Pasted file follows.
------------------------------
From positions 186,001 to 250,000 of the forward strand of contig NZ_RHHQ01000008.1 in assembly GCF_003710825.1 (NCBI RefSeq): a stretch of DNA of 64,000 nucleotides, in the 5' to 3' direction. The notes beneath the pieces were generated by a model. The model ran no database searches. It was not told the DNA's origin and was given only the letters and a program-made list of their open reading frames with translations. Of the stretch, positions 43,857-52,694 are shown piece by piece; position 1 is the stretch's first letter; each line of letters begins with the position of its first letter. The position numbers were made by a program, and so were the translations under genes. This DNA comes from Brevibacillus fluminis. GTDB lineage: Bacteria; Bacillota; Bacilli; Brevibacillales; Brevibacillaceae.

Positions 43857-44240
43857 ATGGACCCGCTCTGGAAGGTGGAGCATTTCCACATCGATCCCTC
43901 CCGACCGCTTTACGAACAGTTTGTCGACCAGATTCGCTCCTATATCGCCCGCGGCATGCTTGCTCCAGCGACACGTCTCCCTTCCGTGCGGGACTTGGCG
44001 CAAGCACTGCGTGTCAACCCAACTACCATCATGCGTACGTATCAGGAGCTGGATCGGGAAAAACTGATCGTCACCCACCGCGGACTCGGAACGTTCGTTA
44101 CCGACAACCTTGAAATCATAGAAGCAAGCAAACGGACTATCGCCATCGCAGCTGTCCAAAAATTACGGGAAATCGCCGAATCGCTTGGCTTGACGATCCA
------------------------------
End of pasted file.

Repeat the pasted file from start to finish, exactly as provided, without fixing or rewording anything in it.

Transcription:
From positions 186,001 to 250,000 of the forward strand of contig NZ_RHHQ01000008.1 in assembly GCF_003710825.1 (NCBI RefSeq): a stretch of DNA of 64,000 nucleotides, in the 5' to 3' direction. The notes beneath the pieces were generated by a model. The model ran no database searches. It was not told the DNA's origin and was given only the letters and a program-made list of their open reading frames with translations. Of the stretch, positions 43,857-52,694 are shown piece by piece; position 1 is the stretch's first letter; each line of letters begins with the position of its first letter. The position numbers were made by a program, and so were the translations under genes. This DNA comes from Brevibacillus fluminis. GTDB lineage: Bacteria; Bacillota; Bacilli; Brevibacillales; Brevibacillaceae.

Positions 43857-44240
43857 ATGGACCCGCTCTGGAAGGTGGAGCATTTCCACATCGATCCCTC
43901 CCGACCGCTTTACGAACAGTTTGTCGACCAGATTCGCTCCTATATCGCCCGCGGCATGCTTGCTCCAGCGACACGTCTCCCTTCCGTGCGGGACTTGGCG
44001 CAAGCACTGCGTGTCAACCCAACTACCATCATGCGTACGTATCAGGAGCTGGATCGGGAAAAACTGATCGTCACCCACCGCGGACTCGGAACGTTCGTTA
44101 CCGACAACCTTGAAATCATAGAAGCAAGCAAACGGACTATCGCCATCGCAGCTGTCCAAAAATTACGGGAAATCGCCGAATCGCTTGGCTTGACGATCCA